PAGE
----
It has grown to become the most popular UI component development tool for React, Vue, and Angular. 

How does Storybook work?

Storybook replaces the old way of looking at UI components as a complicated “component tree.”

Instead, Storybook captures components and their variations as “stories.” 

What is a story in Storybook.js?

Let’s say we have a login screen for a certain application. Well, that one component might have multiple different “states” (or variations). Different users might see different versions, or states, of this same login screen.

In Storybook, each of these different states is called a “story.”

In technical terms, stories are “a declarative syntax for supplying props and mock data to simulate component variations,” Storybook explains in their documentation. “Each component can have multiple stories. Each story allows you to demonstrate a specific variation of that component to verify appearance and behaviour.”

Storybook allows developers to save these states as stories and come back to them at any point, such as during testing and QA.

What can developers do with Storybook?

Storybook allows developers to:

  • Spot test every state of every component in a sandbox environment
  • Perform visual regression tests, to help catch bugs in UI appearance
  • Simulate user behaviour beyond just rendering UI states but actual interactions and exchange of data
  • Conduct accessibility tests to make sure the UI components and their states support user needs inclusively
  • Snapshot-test stories against known baselines to help catch markup changes that could trigger errors
  • Test component states outside of Storybook by importing files into different test tools

Developers can do all of this without having to worry about dependencies or business logic.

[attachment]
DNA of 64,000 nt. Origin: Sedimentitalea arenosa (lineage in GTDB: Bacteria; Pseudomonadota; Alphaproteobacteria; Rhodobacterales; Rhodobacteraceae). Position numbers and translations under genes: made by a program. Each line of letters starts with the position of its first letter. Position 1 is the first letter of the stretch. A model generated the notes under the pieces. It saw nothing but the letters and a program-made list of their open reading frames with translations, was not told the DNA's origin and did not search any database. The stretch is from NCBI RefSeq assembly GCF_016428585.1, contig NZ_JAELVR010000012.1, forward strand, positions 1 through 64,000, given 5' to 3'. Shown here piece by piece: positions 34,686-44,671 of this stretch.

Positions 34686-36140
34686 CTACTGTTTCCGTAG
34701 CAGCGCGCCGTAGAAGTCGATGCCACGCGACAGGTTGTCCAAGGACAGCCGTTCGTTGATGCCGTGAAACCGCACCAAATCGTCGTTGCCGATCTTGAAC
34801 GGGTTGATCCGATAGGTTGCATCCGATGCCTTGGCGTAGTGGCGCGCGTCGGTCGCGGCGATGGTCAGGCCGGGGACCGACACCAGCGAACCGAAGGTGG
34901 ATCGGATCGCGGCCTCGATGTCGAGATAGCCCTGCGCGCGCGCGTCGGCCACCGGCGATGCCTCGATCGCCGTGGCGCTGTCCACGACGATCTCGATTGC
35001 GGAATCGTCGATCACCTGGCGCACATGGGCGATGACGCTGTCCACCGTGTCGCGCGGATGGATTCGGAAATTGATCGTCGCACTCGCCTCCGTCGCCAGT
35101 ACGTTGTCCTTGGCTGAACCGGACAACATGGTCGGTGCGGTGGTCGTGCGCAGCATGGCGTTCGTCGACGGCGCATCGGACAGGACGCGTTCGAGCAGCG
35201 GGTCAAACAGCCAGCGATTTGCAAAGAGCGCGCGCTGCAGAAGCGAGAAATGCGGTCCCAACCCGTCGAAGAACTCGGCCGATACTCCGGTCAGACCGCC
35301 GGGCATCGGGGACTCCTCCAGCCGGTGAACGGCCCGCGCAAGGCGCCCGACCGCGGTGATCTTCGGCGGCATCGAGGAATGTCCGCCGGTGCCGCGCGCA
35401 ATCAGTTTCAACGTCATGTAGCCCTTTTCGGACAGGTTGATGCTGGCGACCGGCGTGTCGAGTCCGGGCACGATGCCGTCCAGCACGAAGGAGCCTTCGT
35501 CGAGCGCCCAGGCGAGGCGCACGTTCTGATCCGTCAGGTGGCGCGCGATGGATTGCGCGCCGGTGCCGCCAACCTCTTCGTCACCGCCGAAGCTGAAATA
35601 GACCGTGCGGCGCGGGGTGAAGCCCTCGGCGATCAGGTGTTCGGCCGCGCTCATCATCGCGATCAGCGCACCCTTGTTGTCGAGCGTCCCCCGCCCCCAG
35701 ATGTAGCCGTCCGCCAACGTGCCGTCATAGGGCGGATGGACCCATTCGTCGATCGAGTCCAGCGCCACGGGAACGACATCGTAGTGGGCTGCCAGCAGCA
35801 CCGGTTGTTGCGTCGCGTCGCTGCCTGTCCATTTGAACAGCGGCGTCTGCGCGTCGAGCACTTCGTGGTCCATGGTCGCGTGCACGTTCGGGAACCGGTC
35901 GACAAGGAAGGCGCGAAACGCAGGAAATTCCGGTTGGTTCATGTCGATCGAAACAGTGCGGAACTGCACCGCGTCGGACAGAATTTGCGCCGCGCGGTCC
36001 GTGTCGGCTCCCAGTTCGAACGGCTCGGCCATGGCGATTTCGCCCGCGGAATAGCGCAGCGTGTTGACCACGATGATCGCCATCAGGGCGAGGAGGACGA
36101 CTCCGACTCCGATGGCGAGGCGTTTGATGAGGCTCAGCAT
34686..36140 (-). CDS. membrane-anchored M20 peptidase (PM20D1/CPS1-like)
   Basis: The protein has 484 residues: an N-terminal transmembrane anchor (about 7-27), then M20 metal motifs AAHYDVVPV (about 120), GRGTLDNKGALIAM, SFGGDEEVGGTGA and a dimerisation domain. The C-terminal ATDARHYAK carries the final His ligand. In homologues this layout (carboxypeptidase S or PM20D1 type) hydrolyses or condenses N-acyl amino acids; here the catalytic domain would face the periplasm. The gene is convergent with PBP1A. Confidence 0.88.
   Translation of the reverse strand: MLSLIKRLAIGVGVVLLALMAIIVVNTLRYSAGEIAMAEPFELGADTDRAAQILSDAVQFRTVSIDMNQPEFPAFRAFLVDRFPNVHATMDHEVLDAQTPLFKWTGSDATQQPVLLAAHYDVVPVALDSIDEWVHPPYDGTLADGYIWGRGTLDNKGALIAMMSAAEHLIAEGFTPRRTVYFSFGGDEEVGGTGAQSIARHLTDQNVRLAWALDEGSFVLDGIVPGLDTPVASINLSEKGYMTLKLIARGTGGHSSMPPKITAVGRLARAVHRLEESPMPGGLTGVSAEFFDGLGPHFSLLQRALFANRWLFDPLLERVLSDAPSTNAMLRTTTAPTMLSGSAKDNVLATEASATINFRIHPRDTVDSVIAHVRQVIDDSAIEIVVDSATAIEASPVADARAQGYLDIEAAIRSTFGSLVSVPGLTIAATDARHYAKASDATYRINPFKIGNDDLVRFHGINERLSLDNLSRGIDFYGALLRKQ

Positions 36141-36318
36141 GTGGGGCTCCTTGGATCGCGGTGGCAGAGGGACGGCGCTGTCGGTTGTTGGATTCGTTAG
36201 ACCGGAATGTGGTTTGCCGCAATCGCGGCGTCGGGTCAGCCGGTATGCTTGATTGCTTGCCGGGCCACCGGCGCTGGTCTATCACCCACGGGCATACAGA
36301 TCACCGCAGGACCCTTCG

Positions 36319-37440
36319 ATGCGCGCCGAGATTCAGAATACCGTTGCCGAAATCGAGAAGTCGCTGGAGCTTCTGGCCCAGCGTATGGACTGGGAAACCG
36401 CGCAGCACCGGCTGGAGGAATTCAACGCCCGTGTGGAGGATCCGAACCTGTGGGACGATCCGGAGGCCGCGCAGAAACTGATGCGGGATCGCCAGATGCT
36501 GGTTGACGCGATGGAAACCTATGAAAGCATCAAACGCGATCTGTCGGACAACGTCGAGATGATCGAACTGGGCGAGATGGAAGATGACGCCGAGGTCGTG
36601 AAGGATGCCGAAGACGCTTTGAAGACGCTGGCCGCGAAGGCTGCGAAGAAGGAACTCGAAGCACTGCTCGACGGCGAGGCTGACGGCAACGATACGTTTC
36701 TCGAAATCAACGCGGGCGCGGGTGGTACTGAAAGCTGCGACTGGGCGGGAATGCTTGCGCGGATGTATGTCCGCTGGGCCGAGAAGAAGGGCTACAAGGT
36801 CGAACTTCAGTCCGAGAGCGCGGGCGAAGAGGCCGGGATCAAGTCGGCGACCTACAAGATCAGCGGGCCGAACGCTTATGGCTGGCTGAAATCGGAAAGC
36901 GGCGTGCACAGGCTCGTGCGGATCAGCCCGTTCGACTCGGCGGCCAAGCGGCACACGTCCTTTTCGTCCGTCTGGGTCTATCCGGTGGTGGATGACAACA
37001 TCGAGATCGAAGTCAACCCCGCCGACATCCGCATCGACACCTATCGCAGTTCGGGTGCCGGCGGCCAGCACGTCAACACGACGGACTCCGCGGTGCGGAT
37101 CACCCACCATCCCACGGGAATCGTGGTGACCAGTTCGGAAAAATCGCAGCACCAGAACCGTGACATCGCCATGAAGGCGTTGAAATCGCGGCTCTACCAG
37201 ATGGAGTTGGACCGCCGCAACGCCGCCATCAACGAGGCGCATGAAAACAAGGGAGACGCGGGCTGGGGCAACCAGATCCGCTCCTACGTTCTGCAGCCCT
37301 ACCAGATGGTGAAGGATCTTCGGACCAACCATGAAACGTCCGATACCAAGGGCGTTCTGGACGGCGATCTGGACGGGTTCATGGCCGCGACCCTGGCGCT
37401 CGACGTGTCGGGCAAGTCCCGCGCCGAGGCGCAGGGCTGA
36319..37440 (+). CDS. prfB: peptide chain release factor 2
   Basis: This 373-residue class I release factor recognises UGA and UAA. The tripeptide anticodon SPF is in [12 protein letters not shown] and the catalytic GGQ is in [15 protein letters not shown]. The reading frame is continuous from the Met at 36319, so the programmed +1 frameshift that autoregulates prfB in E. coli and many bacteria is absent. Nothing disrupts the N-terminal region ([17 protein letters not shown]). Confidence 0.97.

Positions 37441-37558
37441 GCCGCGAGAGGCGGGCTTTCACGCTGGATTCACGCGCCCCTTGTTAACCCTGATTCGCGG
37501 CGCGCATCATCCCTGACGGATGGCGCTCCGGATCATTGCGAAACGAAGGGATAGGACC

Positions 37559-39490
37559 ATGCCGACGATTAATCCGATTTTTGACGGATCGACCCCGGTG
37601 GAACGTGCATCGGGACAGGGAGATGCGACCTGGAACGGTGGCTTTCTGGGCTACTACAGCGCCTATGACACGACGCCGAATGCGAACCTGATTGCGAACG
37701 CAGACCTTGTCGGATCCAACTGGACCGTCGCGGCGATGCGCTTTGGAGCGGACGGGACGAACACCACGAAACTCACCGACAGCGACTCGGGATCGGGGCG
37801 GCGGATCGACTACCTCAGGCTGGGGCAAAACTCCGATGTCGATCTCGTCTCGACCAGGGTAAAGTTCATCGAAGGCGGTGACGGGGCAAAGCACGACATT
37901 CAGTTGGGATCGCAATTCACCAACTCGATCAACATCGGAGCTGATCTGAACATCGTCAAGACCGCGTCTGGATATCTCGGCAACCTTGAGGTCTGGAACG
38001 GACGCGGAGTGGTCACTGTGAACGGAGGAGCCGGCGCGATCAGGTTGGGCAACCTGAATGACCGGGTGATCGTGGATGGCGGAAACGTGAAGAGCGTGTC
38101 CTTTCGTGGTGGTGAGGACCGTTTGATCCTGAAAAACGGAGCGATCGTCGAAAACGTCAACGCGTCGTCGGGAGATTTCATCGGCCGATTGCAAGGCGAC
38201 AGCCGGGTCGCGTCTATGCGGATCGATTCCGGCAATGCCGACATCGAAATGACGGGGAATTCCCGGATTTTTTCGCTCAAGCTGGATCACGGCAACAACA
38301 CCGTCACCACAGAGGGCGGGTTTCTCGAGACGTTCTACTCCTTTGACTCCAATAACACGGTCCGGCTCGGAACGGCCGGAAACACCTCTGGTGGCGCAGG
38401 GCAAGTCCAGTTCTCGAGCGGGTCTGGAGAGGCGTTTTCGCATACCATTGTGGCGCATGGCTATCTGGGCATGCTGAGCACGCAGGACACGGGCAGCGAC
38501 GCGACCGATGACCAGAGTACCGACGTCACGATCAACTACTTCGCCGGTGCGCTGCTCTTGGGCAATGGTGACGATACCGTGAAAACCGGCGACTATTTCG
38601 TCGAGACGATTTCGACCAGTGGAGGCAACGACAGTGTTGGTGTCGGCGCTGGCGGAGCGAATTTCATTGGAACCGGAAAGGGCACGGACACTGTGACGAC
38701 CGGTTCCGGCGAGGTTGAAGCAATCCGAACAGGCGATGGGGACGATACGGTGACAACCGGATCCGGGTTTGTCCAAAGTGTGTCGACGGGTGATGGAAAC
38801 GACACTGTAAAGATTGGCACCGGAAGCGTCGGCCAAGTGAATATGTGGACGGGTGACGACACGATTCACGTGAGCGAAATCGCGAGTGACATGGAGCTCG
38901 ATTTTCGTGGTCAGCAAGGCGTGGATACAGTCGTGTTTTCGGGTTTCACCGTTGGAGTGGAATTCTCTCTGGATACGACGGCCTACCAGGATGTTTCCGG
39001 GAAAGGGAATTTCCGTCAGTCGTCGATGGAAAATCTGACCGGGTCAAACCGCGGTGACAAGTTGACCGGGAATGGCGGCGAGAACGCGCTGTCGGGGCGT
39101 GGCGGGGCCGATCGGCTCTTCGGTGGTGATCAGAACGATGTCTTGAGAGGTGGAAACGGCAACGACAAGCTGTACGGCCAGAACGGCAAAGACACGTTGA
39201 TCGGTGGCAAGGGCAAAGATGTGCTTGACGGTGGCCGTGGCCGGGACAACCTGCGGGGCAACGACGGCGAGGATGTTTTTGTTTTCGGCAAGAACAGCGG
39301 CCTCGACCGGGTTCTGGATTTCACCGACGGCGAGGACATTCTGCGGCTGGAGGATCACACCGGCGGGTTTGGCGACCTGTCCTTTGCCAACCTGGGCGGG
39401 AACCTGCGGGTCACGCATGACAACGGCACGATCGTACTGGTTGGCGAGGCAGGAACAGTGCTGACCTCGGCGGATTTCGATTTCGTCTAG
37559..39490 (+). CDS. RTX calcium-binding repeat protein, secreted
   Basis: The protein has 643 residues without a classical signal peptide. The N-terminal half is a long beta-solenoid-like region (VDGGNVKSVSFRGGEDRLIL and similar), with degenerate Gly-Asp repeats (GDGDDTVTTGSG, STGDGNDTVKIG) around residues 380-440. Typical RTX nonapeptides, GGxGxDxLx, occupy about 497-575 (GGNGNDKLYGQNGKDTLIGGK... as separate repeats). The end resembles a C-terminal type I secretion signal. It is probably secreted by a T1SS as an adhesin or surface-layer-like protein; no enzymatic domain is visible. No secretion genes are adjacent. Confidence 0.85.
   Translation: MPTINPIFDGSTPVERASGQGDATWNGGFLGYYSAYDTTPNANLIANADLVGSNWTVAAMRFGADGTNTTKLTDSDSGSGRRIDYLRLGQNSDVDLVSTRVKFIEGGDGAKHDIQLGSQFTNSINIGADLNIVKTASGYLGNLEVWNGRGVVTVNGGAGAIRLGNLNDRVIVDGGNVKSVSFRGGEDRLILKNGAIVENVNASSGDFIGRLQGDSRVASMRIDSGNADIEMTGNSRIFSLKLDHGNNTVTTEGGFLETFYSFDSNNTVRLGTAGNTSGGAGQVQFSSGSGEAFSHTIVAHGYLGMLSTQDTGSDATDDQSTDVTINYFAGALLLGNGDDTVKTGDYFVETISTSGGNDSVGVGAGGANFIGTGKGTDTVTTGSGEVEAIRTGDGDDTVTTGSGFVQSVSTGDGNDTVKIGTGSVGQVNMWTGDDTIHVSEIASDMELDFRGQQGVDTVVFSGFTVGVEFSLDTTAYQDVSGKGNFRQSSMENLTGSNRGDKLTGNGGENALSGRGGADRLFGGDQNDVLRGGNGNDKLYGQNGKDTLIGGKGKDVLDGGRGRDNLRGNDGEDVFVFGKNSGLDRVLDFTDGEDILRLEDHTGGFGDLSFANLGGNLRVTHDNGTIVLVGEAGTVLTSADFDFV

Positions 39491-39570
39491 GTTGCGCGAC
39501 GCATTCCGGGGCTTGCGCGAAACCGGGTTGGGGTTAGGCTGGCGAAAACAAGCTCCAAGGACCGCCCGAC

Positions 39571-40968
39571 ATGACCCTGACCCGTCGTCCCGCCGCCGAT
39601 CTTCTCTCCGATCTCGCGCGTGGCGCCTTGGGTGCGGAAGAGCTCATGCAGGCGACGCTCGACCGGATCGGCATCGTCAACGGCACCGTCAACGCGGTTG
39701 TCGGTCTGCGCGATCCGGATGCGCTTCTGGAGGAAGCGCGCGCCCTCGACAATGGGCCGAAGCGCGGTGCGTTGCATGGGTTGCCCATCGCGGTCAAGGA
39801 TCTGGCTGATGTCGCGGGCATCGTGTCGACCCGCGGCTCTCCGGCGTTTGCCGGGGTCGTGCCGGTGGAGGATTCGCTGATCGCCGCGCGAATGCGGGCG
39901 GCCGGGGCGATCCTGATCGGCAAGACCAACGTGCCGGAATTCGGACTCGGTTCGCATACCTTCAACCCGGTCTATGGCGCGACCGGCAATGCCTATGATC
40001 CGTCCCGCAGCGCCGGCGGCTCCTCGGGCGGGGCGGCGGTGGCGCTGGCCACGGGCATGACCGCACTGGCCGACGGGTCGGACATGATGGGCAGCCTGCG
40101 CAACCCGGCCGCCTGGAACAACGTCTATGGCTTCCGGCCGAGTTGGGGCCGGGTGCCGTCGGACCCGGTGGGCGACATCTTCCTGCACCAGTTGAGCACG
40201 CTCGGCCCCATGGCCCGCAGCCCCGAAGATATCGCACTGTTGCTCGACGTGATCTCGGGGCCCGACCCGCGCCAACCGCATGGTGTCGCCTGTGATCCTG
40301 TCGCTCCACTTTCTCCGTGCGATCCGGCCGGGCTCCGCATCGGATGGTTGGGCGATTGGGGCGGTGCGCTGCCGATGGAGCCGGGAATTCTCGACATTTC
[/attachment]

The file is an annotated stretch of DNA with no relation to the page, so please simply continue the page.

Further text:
What else does Storybook do?

With Storybook, you don’t have to worry about creating documentation for your UI components. The tool auto-generates the documentation. All UI components and their various states get indexed.

What are the benefits of Storybook?

Storybook is a great way to keep UI development organised, efficient, and streamlined. 

It helps teams:

  • Catch—and fix—bugs in UI early, well before production stage
  • Foster better collaboration between designers and developers
  • Simplify getting approval or signoff from directors, stakeholders, and customers
  • Generate documentation effortlessly and make it easy for all parties to understand 
  • Perform every kind of test needed to ensure the UI is robust and durable

Storybook was designed to take the headache and hassle out of front-end development so developers can meet the demands placed on them while producing the high-performance UIs the average user expects today. 

What integrations does Storybook support?

The wonderful thing about Storybook is that there’s no vendor lock-in and no API lock-in.

Storybook uses the Component Story Format, an open standard based on JavaScript ES6 modules.

Developers can export each story as a JavaScript function they can reuse with other tools—such as Jest, Testing Library, Chromatic, Axe, Playwright, and Cypress.

Storybook supports a growing number of integrations so developers can connect or create feature-rich workflows.

Their website has an updated list of integrations and popular add-ons.

How can I learn more?

This article is part of a greater series centred around the technologies and themes found in the second edition of the TechRadar by Devoteam. To read further into these topics, please explore the TechRadar by Devoteam.